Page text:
Creating A High-Tech Learning Lab In A Museum

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Nine months ago, I was employed by the Museum of New Zealand Te Papa Tongawera to create a Learning Lab. Te Papa wanted to remake its classroom space into an innovative high-tech learning environment and provide experiential cross-discipline education programs for schools and the public. I had experience creating makerspaces and innovative learning spaces previously in schools and companies, but this was my first time working for a museum. Te Papa’s awesome staff, innovative vision and mission to “change hearts, mind and lives” make it a unique and inspiring place to work. It has been an amazing and slightly magical journey creating Hīnātore | Learning Lab. We have just finished construction. Last week, we had our first group of learners (beta testers) from Newlands Intermediate School come in for a demo session. Students from Wooranna Park Primary School in Melbourne also beamed in to collaborate via Google Hangout (telepresence). The session was a huge success. Everyone had a blast and it was heart-warming to see the space come alive with excited learners.

We designed Hīnātore for learners. We wanted to create a learning commons where everyone who enters the space has a sense of ownership and fun. All the furniture and technology is multipurpose and flexible. ‘Swiss Army’ tables swing out from wall units, movable wall panels transform to create media studios and cushioned comfy nooks are built into the cupboards. Everything in Hīnātore is made to be moved and used by its occupants. The space transforms to support the needs of learners. The Swiss Army tables were a hit with the kids in Melbourne. They kept asking Ronelle (the Newlands Intermediate student giving them a virtual tour) to demonstrate their functionality.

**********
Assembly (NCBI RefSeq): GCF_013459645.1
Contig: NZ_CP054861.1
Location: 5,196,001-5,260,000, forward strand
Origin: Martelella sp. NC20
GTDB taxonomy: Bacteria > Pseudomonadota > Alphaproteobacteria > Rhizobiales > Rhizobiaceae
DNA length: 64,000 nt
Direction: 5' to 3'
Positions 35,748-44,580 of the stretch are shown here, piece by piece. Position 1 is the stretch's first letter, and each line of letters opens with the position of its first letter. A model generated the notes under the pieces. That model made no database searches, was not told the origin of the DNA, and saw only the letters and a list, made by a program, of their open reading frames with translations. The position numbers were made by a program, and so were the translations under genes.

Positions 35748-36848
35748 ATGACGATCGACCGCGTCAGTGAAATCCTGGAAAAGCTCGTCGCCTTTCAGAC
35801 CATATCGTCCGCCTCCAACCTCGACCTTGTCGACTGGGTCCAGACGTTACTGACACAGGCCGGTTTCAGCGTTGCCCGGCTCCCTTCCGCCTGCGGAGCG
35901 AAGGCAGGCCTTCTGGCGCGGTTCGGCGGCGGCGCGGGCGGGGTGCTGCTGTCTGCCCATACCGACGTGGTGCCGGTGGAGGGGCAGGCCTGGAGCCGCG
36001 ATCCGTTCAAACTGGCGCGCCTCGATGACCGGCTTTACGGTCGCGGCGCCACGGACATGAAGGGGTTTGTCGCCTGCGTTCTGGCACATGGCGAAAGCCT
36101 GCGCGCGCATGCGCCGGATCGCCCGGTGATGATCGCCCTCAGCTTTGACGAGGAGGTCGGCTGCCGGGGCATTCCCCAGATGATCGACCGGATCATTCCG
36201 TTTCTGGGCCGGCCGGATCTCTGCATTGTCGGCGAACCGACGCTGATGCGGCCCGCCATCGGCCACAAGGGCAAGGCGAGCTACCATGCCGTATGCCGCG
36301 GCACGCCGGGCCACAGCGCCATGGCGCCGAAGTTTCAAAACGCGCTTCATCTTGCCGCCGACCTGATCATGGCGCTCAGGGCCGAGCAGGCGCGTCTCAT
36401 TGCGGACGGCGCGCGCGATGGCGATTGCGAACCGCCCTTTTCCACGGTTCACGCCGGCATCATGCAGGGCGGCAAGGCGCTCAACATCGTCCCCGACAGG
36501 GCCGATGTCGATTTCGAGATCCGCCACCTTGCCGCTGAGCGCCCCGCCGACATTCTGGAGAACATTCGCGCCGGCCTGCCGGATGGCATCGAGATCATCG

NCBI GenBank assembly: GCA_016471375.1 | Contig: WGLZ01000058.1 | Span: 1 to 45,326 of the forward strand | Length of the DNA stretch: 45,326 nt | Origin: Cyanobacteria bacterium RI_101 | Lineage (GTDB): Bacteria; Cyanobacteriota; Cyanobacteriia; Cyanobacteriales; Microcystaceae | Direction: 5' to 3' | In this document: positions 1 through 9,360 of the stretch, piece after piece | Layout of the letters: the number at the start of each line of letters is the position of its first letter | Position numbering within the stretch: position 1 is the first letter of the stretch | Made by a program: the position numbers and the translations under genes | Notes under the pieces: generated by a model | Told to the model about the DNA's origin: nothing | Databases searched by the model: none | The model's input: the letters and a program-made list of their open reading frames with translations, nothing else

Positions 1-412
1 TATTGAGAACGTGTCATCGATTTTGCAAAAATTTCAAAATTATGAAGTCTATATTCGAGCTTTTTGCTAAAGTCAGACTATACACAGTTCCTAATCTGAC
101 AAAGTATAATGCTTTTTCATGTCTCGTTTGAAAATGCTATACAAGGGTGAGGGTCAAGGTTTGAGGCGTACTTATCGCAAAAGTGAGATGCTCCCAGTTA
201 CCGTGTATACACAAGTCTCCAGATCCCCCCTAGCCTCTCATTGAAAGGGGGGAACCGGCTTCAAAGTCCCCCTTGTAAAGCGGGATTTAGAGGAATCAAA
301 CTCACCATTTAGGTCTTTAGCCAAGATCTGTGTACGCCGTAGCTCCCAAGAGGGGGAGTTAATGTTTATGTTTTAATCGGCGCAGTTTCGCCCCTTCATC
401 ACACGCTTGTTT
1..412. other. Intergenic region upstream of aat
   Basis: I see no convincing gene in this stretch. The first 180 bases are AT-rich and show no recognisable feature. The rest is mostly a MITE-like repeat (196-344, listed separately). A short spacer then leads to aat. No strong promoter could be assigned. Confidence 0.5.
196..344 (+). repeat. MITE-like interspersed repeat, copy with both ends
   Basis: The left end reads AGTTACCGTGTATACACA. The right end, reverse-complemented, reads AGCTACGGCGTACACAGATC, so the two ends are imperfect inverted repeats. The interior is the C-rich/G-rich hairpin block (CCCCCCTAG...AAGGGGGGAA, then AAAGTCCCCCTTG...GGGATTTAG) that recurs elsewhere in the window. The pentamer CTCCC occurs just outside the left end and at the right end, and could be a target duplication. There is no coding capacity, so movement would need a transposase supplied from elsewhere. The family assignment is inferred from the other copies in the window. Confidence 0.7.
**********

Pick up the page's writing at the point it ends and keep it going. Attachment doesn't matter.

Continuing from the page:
We have developed the first release of learning programs for 2017. Hīnātore learning sessions are cross-disciplinary, support learners’ development across the 21st century core competencies (creativity, communication, collaboration and critical thinking) and deepen engagement with Te Papa’s collections and exhibitions. In our Pacific Explorers program, learners experience our Tangata o le Moana exhibition, design a Cook Islands-style vaka digitally in 3D and print their personal creations using 3D printers. They learn pacific navigation techniques with star charts in virtual reality (VR) and create their own inter-island navigational stick charts. We are also running workshops for the general public. After school on Tuesdays, kids can learn to code and develop games at Play Inc. sessions. Families can play and create together in the Build a BugBot session and adults can tap into their creativity in Creative Jam workshops. Public workshops will be available to book in January 2017.

The Learning Lab is kitted out with some seriously cool technology. We wanted to explore and develop new ways of learning with transformative tech. Hīnātore contains 3D printers, 3D scanners, touch tables, a range of VR systems (including a custom-made VR studio) and telepresence systems that enable real-time collaboration with people around the globe. We specifically chose technologies that empower creativity and enable collaborative learning in ways not previously possible. Our learning programs employ VR applications that enable real-time collaboration between geographically distant participants. In Hyper Room, people can communicate, create and brainstorm in a shared virtual space. Tilt Brush is a VR painting and sculpting application that allows the user to create room-size artistic creations. Cardboard camera is a smartphone app that enables easy creation of VR videos which can be viewed in a cardboard VR viewer and shared instantly with friends and networks.